AG: I admire you wanting your mum to be happy as your priority. Was your passion for dancing something you’d hoped to pursue?
CB: I’ve always been quite the performer. I’ve always loved to be the center of attention. I still love it now. Everyone asks don’t you get nervous, but for me, that’s when I thrive. I’ve always loved dancing, and I’ve always loved performing. I used to do Ballet, Tap, Jazz, and Latin. So ever since I was young, I’ve been part of stage schools. I think that’s where I found myself. I could put all my confidence into something rather than wasting it.
AG: Have you carried on dancing?
CB: I stopped dancing when I was 17. It was getting a bit much. At the time, I was either going to spend time with my friends or spend all the time dancing. I knew I had to be honest with myself. I was never going to be that professional. I wasn’t that good. I’m a realist. This is the thing with me, I either need to be the best at something, or I don’t want to do it. Sometimes you’ve just got to be honest with yourself.
AG: That’s incredibly honest! What led you to start your community and find where you felt you belonged and how did that passion that helped create your company?
CB: I used to be an accountant. I have always wanted to be in the banking world. At one point, I even thought I would be a maths teacher. Mrs. Black, who knows? In the end, I found that most people are miserable in the office. There’s no air. I hated doing what I was doing and deliriously looking at a screen; honestly, I had no passion for it. The game changer was after experiencing an eating disorder. I started gaining knowledge in fitness and falling in love with educating myself. Don’t get me wrong; it’s taken years and years to get to where I am, but what I went through helped me grow a business. Initially, I started as a personal trainer and started making PDF plans. I then thought about monetizing this even further to a larger scale for it to be my job. It led to so many more avenues. I want to wake up with a passion every day. Don’t get me wrong; businesses have ups and downs. But every day, I wake up, I’m passionate, and I enjoy what I do. Even if my business started making nothing, I would still love what I’m doing, and that’s the most important thing.
AG: It’s pretty inspiring for people to hear how something you struggled with became a passion. Was there a moment when you realised you were struggling with an eating disorder?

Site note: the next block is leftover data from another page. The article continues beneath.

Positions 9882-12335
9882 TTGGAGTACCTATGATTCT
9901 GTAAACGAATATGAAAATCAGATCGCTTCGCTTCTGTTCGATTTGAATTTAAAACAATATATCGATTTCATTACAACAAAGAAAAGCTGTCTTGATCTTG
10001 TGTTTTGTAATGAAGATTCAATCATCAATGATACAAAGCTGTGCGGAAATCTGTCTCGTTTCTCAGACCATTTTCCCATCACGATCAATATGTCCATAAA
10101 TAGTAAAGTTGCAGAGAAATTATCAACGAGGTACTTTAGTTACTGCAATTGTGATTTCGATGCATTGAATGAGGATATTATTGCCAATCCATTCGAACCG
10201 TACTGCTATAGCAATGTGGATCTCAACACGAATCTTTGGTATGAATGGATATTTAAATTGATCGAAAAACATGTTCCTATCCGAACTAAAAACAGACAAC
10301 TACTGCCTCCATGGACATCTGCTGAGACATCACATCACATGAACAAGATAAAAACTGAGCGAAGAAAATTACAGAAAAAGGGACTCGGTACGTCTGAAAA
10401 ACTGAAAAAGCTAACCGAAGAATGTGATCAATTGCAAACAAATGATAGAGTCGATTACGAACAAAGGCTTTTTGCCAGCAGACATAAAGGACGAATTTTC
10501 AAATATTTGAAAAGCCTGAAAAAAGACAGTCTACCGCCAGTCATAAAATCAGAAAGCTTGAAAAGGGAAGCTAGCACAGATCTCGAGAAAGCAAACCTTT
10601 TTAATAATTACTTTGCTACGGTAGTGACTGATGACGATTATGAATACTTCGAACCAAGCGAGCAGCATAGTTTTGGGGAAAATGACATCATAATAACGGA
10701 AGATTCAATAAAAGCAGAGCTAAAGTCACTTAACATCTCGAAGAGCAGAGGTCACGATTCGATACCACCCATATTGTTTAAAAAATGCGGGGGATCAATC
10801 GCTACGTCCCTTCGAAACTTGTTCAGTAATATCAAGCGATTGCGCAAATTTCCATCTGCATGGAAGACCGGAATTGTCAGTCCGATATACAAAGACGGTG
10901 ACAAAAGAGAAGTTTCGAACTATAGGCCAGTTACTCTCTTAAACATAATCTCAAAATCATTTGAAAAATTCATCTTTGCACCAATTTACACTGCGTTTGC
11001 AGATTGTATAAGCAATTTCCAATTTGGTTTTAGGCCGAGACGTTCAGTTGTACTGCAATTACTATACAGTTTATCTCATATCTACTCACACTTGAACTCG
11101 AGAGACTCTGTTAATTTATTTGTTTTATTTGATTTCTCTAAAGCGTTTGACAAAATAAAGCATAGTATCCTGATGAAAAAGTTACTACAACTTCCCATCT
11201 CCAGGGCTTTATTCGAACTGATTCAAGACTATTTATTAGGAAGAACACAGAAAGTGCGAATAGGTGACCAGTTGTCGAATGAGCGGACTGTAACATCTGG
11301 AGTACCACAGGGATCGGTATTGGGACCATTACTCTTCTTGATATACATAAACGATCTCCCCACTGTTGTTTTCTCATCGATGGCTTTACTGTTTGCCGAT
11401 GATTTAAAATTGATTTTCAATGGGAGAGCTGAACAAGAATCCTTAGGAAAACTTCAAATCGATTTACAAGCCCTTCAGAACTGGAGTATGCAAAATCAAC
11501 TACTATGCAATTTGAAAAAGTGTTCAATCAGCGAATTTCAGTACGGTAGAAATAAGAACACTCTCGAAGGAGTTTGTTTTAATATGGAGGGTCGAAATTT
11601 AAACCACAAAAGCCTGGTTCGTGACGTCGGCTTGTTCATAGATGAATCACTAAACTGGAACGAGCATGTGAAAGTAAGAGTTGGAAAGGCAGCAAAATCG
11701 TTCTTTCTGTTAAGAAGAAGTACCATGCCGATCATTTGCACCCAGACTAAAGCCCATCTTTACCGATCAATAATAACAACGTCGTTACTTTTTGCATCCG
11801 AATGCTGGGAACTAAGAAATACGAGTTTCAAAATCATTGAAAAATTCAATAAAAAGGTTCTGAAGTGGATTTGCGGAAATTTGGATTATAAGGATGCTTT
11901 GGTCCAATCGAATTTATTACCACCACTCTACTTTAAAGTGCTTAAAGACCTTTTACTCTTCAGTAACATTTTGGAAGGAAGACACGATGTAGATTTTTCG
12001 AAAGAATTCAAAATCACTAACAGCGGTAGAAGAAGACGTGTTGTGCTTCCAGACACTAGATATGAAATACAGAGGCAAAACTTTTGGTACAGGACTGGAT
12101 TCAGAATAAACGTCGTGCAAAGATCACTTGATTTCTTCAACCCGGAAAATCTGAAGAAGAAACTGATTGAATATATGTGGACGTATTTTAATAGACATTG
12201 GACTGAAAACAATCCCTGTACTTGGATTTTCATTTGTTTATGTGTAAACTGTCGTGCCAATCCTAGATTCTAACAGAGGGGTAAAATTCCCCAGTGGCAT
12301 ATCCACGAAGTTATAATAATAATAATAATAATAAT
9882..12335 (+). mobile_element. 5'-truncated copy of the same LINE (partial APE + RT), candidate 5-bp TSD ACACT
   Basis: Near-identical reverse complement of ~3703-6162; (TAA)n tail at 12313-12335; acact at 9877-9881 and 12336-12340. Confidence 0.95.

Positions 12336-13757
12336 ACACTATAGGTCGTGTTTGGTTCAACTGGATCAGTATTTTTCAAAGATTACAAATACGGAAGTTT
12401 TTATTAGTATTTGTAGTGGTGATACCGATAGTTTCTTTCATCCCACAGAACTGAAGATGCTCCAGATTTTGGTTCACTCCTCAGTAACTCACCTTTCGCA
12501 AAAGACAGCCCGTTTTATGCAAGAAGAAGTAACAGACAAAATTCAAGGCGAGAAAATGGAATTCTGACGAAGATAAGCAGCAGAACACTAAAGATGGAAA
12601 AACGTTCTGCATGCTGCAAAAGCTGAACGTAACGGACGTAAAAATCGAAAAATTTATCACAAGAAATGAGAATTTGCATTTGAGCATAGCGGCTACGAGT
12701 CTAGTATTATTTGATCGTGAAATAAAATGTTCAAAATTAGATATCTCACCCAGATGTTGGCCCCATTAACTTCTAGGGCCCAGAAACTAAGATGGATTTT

CB: In all honesty, I don’t know. I’d love to be able to say when my eating disorder started. I know it was around the time when I was dancing. They used to say they wanted you to have Latin legs, which essentially means legs that look like they’re going to snap. So the thinner your legs, the better. So I always had it in my head that I wanted to have these Latin dancers’ bodies and fit in all the dresses. It stretched from investigating all my foods to putting washing liquid on food so I wouldn’t eat it. It consumed my life. And how can I forget starting the Special K Diet as a teenager?
AG: Ahh, the Special K Diet, a teenage gateway. Do you find inspiration in the company when trying to stay on the right path with body confidence?
CB: I try and take inspiration from those who rely on me. Whenever I have a terrible thought, I think, how can I be telling all these people not to do this when I’m doing it myself? I’m someone who practices what I preach. It’s often the reason I go quiet on social media sometimes because I’m not going to come on here and lie and say that I’m feeling great or tell people to do this or that if I’m having a bad day, and I’m feeling shitty about myself. I think it’s good to be open and transparent. I need to practice what I preach. So I tell myself reaffirming statements. Every time I say it, it’s solidified in my brain. My work is a massive relief for me. It keeps me sane, it keeps me driven, and it makes exercise fun.